Wednesday, May 20, 2009
Spring Cleaning Project Windows -- Part I: Have you tackled your outside windows yet? Shiny windows go a long way toward making a house feel fresh and clean. The most beautiful scene outside your window is more enjoyable if you have a clear view of it. Even if the view outside of your window is less than picturesque, you'll still find it inspiring to view it through sparkling, rather than dim and dirty, glass.
Some windows, like mine, are made so that you can open the bottom part inward and clean it while you are cleaning the inside surface, too. Even if you do have these handy windows, you will have surfaces that you must clean from the outside.
What if you don't have the time or strength to do a thorough cleaning of your outside windows? There are solutions that will greatly improve the shine, even if they don't constitute a thorough cleaning. For example, I have used a spray which you attach to a garden hose. The spray bottle of cleaner has a switch that can be opened to release soap along with the water. You close the switch to rinse with pure water. Then, you let your windows air dry. Voila! Your windows and screens may not be perfect, but will be much, much cleaner. In fact, you might decide that a good spray once or twice a year gets your windows and screens sufficiently clean for you and your family to enjoy.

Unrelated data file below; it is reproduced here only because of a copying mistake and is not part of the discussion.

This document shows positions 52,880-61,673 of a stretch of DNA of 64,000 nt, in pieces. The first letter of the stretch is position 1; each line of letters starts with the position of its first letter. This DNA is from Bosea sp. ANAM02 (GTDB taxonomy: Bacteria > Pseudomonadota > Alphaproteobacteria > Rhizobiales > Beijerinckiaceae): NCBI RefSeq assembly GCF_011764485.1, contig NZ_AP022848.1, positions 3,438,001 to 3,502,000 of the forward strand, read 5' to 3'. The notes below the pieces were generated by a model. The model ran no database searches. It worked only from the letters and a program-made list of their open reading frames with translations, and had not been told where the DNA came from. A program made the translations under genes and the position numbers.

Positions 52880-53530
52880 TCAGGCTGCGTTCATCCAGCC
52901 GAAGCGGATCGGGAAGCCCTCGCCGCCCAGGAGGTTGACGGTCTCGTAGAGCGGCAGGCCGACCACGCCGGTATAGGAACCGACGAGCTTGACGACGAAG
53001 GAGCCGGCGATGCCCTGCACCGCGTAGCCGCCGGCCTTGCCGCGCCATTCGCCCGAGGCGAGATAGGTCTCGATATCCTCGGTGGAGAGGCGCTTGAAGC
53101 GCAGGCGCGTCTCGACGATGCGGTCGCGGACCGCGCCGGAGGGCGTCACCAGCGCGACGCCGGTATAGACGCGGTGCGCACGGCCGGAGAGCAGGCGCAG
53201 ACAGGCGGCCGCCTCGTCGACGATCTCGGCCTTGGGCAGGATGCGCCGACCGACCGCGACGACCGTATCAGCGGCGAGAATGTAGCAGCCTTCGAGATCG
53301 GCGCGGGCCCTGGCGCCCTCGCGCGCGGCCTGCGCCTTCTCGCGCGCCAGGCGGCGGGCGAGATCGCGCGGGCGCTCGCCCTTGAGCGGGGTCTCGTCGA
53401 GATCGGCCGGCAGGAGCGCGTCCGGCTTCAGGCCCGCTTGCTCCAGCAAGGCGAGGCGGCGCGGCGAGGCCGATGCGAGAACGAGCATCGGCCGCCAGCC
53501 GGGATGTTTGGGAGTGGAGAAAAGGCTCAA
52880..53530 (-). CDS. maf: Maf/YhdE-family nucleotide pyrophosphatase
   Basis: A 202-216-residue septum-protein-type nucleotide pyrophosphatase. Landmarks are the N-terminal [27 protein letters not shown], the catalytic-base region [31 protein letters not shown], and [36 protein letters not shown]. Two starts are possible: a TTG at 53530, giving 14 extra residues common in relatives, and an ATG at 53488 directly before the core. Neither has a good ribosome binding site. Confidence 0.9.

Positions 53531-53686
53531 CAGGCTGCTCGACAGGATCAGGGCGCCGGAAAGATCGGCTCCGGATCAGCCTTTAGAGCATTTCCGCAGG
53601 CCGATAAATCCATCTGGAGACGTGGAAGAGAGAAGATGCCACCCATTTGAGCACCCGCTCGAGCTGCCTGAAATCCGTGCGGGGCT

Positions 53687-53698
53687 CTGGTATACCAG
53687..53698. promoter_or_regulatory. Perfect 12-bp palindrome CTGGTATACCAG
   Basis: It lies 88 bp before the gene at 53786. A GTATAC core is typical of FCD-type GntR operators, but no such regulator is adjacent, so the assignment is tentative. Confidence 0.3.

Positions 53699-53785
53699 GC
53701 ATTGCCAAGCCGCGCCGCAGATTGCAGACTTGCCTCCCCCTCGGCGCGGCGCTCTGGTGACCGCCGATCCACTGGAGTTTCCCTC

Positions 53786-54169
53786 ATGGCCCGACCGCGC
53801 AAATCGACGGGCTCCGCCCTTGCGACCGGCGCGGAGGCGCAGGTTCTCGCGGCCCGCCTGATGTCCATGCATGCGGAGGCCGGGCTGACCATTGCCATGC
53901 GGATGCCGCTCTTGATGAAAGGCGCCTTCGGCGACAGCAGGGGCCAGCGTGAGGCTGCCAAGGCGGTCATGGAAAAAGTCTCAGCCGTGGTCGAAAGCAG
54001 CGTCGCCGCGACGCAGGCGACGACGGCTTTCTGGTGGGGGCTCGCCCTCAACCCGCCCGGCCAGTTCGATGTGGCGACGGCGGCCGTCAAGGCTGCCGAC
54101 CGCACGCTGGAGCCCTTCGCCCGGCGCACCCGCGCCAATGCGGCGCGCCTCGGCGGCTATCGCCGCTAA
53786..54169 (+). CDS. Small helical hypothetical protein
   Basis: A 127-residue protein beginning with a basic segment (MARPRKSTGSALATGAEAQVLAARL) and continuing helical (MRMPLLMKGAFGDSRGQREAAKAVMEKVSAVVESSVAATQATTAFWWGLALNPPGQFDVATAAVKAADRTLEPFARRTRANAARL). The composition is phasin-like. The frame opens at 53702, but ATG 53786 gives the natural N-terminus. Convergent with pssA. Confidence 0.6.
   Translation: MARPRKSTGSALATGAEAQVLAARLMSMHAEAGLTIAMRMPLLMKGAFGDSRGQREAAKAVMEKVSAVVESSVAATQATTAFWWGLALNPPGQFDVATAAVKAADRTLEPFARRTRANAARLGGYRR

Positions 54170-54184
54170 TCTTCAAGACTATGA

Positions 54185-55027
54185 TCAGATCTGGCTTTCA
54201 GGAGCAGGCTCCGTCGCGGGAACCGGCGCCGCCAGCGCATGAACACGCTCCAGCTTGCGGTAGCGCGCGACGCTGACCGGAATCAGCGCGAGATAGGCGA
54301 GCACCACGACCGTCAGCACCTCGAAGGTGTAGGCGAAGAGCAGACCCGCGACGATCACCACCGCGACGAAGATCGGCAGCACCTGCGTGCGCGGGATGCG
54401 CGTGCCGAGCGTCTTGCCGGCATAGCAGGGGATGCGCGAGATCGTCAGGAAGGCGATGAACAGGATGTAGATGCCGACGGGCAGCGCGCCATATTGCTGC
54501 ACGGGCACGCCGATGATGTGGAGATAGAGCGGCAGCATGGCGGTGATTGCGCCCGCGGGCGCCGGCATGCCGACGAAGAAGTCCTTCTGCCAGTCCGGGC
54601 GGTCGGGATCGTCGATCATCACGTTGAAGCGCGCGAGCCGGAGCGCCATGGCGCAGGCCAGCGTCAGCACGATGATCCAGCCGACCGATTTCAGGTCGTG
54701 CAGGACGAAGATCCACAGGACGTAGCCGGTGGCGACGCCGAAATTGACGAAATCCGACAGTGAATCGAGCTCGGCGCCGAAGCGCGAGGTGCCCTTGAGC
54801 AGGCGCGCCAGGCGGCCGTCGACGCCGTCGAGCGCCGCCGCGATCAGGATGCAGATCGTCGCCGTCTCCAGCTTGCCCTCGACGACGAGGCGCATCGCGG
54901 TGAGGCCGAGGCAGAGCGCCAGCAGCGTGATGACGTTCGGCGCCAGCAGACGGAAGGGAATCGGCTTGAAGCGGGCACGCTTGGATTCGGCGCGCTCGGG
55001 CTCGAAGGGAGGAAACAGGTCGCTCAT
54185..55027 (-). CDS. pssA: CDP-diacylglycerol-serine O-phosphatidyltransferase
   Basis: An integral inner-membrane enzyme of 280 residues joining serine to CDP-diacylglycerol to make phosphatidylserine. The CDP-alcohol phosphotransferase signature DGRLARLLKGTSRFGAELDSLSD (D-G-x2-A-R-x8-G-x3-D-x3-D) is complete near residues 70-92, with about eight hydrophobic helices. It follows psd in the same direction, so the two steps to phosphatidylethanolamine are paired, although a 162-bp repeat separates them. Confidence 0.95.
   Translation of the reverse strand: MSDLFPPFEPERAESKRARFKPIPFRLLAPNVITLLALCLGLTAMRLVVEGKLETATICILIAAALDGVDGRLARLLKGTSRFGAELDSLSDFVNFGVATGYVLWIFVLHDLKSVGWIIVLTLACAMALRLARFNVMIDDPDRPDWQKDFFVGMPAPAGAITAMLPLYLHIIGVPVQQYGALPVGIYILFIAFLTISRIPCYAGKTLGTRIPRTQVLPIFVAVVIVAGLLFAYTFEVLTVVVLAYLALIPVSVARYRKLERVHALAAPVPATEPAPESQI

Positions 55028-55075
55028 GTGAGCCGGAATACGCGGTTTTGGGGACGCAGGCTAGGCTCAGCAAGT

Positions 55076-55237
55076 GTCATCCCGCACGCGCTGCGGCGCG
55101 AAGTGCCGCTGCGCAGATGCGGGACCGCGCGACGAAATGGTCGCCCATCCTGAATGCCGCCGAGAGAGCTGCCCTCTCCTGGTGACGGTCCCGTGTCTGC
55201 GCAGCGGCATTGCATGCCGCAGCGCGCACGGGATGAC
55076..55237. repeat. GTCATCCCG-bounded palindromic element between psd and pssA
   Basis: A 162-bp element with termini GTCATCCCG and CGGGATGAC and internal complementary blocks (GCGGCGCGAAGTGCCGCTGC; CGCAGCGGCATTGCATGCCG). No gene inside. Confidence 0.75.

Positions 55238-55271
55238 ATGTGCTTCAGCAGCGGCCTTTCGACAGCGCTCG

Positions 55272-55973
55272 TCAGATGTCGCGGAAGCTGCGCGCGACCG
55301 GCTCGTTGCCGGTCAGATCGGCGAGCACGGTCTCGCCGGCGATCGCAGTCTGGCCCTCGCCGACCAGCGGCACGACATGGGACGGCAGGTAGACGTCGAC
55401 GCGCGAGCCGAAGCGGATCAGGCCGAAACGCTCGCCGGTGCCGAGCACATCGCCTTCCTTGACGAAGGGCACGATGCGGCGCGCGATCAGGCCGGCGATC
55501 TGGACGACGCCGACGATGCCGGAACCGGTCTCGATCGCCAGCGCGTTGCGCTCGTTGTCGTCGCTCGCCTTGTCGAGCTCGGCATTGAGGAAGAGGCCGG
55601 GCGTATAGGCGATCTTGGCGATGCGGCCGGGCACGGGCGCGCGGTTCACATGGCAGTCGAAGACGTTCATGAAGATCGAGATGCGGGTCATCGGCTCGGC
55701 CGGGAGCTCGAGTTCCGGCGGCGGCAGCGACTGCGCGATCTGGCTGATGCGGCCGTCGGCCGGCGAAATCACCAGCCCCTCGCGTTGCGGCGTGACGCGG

Here's another easy solution for those who don't have time to do a thorough, old-fashioned window cleaning. I recently purchased a long-handled tool which comes with disposable soap pads. One soap pad will clean up to twenty windows. You can also attach the threaded top of the handle to an extension pole to reach windows that are even higher. The idea is to wet the window and the soap pad with a hose. Then, you scrub the window. Then, you rinse the window with clear water, and you let the windows dry. I also used the soap pad to scrub the outside surfaces of my car, as well as some grungy places on the vinyl siding of our deck.
Before attempting any seasonal cleaning of windows, make sure the windowsills and and frames are clean. Start by wiping with a dry cloth and/or vacuuming. Then, clean with If you don't do a dry cleaning first, the dust and dirt on the sills will bead and smear, rather than coming off easily.
If you want to do a deep cleaning of your windows, take the screens off, spray and scrub them, place them on a clean cloth and let them and your freshly cleaned windows dry before replacing them.
Many say that you should not clean windows on a sunny day, as the sun will dry the cleaner before you can polish the window. This means that you will end up with streaked windows. Sometimes, you don't have much choice over this, though. For example, we've had an unusual number of rainy days this spring, followed by bright, sunny days. I felt like I needed to grab a window when it wasn't raining to clean my windows, so I went ahead, despite the bright Southern sun.
Windows, inside and out, are best cleaned from top to bottom.
Happy Home Keeping!